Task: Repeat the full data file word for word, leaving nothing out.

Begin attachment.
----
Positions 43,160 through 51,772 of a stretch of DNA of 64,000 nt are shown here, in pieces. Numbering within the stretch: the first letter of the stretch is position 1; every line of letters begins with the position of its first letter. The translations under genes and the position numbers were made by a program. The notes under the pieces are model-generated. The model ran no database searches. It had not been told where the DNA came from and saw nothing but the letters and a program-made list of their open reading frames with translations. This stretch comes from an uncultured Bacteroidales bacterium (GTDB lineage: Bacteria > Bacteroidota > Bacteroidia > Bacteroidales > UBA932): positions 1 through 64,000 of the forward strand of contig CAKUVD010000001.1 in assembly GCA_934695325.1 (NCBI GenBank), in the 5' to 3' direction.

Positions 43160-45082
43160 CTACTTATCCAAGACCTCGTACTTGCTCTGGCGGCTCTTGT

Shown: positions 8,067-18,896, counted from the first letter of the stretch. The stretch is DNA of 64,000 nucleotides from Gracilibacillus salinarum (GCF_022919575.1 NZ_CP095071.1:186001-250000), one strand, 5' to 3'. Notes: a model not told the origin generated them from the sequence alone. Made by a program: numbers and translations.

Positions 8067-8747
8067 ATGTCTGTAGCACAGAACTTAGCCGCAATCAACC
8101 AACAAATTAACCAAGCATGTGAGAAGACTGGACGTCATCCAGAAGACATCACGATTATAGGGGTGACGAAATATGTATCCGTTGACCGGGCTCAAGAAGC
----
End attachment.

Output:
Positions 43,160 through 51,772 of a stretch of DNA of 64,000 nt are shown here, in pieces. Numbering within the stretch: the first letter of the stretch is position 1; every line of letters begins with the position of its first letter. The translations under genes and the position numbers were made by a program. The notes under the pieces are model-generated. The model ran no database searches. It had not been told where the DNA came from and saw nothing but the letters and a program-made list of their open reading frames with translations. This stretch comes from an uncultured Bacteroidales bacterium (GTDB lineage: Bacteria > Bacteroidota > Bacteroidia > Bacteroidales > UBA932): positions 1 through 64,000 of the forward strand of contig CAKUVD010000001.1 in assembly GCA_934695325.1 (NCBI GenBank), in the 5' to 3' direction.

Positions 43160-45082
43160 CTACTTATCCAAGACCTCGTACTTGCTCTGGCGGCTCTTGT

Shown: positions 8,067-18,896, counted from the first letter of the stretch. The stretch is DNA of 64,000 nucleotides from Gracilibacillus salinarum (GCF_022919575.1 NZ_CP095071.1:186001-250000), one strand, 5' to 3'. Notes: a model not told the origin generated them from the sequence alone. Made by a program: numbers and translations.

Positions 8067-8747
8067 ATGTCTGTAGCACAGAACTTAGCCGCAATCAACC
8101 AACAAATTAACCAAGCATGTGAGAAGACTGGACGTCATCCAGAAGACATCACGATTATAGGGGTGACGAAATATGTATCCGTTGACCGGGCTCAAGAAGC